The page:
Now, I will be the first to admit that I am not the biggest fan of either Hillary Clinton or Harry Reid, though I think Reid's done an excellent job of leading the Democrats in the Senate. Hillary Clinton is far too conservative for my taste and Reid's anti-choice stance is very troubling. One of the biggest differences between liberals and conservatives is that liberals don't have the same "cult of personality" type of affection for our elected officials. Conservatives tend to support their party no matter what, while liberals tend to be much more critical of those claiming to represent our causes.

That caveat out of the way, I have to say I am very happy to see this step taken by Clinton, Reid and Rendell. It's become clear that the Republicans are not serious about a better energy future. They continue to cling to the old, tired ideal of increasing crude oil supply to meet energy demands. The reality is that there is no supply-side solution to our energy issues. Any policy which ignores that reality is really just corporate welfare for the oil industry and not a serious attempt to address U.S. energy needs.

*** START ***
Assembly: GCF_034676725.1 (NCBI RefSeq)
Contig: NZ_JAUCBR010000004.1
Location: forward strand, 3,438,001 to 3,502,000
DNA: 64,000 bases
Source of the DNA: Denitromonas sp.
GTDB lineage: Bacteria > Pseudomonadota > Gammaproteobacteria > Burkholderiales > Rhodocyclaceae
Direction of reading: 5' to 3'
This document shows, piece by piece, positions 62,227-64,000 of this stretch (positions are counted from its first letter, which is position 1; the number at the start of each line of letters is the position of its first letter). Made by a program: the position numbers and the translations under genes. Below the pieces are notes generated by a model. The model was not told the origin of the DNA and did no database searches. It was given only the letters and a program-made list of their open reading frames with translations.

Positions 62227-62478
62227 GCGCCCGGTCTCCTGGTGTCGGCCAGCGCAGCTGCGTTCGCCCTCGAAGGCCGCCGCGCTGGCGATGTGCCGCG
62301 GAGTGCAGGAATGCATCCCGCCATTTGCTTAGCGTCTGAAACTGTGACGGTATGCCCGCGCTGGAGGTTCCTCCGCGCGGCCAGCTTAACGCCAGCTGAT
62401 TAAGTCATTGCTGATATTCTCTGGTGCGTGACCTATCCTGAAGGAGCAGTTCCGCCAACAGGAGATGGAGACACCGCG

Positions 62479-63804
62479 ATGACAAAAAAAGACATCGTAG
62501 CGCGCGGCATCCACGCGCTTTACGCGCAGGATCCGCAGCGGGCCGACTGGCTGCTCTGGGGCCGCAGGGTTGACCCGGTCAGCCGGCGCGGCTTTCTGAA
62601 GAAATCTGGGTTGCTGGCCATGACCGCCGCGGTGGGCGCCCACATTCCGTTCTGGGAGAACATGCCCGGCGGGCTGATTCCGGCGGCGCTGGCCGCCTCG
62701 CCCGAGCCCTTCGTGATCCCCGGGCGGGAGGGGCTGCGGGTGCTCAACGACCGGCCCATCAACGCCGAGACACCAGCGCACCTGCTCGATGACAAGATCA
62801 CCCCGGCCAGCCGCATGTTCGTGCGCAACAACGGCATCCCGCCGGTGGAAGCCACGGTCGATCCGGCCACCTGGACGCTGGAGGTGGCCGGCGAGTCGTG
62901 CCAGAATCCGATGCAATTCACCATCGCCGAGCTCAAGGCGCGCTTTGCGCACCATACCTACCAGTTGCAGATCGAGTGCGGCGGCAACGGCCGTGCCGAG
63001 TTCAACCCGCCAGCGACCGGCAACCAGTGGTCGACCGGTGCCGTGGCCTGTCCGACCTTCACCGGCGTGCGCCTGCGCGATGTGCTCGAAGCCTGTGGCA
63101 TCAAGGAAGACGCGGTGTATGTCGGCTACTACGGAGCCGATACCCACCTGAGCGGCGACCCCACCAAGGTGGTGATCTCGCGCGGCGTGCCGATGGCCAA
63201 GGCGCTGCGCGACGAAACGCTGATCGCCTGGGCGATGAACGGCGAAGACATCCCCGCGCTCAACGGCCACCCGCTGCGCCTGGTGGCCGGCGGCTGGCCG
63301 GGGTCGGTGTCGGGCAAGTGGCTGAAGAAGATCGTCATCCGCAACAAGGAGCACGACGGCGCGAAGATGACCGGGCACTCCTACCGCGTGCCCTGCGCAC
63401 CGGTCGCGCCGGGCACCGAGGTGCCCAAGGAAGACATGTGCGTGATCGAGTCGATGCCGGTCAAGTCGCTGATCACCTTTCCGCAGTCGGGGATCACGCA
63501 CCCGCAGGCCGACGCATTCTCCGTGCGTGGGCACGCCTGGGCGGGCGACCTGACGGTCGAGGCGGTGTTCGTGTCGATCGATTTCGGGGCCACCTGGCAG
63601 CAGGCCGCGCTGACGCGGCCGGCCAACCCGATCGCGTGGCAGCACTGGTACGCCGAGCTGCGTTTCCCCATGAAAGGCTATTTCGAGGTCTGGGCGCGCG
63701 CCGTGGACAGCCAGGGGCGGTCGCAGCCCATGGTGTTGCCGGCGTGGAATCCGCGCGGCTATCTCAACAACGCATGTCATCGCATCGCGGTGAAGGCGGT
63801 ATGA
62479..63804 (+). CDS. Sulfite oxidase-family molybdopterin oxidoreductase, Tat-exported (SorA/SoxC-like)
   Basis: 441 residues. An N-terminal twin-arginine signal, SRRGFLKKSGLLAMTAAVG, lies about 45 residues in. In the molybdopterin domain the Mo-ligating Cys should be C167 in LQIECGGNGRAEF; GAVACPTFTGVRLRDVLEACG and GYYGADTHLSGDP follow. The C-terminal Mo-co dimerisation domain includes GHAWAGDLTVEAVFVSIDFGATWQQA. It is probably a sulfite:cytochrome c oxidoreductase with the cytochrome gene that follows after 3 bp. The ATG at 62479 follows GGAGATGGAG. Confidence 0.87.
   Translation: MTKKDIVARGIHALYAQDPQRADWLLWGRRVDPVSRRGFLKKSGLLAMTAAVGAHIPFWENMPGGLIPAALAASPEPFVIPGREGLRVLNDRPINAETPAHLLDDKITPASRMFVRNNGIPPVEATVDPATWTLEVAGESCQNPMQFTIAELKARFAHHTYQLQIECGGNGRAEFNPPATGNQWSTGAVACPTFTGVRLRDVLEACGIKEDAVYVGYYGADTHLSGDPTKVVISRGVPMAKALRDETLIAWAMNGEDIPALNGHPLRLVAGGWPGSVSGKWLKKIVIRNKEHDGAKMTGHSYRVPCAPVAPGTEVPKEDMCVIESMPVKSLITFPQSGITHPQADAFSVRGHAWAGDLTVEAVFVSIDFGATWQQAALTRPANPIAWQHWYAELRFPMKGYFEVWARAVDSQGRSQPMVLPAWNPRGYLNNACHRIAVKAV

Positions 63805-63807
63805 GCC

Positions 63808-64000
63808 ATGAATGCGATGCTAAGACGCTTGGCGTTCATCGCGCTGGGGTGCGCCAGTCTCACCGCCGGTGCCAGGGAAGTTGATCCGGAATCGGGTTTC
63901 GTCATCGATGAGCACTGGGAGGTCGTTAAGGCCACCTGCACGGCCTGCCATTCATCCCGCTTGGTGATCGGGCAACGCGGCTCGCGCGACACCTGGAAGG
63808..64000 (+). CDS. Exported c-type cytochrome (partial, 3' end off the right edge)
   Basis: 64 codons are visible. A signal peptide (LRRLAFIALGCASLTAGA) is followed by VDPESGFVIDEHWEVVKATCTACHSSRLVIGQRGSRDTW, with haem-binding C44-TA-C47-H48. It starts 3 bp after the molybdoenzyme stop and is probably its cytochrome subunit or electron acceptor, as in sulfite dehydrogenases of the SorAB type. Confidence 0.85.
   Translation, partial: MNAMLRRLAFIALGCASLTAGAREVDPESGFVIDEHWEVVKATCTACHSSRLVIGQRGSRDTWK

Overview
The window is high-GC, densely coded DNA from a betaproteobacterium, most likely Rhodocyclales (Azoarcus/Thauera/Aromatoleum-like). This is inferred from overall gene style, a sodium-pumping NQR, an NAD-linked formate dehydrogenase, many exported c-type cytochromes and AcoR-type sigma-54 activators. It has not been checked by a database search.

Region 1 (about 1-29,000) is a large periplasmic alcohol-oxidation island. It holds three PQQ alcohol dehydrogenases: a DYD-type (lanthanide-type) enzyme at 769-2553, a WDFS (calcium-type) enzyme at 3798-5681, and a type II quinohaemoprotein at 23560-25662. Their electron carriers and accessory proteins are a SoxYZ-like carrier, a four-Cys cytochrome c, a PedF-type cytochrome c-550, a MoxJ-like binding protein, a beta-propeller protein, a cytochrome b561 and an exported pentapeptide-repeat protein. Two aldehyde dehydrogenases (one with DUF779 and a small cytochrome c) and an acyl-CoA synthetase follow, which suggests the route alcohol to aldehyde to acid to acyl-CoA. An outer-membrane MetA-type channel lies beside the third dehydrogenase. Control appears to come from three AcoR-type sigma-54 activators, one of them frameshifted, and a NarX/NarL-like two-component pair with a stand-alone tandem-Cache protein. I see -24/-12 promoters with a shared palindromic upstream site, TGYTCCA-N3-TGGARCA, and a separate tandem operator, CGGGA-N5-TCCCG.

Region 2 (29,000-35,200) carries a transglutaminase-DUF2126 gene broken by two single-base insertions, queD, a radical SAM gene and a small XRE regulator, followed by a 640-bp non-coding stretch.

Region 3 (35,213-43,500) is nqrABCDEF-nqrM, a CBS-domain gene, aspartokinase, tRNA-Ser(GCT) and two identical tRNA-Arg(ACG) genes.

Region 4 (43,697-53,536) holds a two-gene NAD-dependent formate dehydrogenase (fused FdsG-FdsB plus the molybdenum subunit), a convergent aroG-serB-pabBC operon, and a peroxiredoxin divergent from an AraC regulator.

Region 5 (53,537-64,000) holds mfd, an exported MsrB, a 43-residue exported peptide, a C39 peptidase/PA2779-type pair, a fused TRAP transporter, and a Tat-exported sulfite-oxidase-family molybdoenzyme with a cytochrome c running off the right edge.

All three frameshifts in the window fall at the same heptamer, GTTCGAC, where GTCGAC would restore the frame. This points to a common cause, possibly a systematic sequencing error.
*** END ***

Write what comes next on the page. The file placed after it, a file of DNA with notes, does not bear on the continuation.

For those on the Right who claim that "Democrats have no plans", well, take a good look because this is a plan. Drilling in ANWR and giving the very profitable oil industry more tax breaks isn't a plan, it's payola. Gutting environmental regulations and thumbing one's nose at the Kyoto Agreement is not a plan, it's corporate protectionism for wealthy Republican supporters. On most issues, Bush's "plans" have either been rewards to his wealthy supporters or ideological "crusades" that have helped no one. In the midst of these failures (Social Security reform, immigration reform, the War in Iraq), dissatisfied conservatives, unwilling to set aside their unconditional love for their Fearless Leader, vilify the Democrats for not making better policy to counter Bush's failures.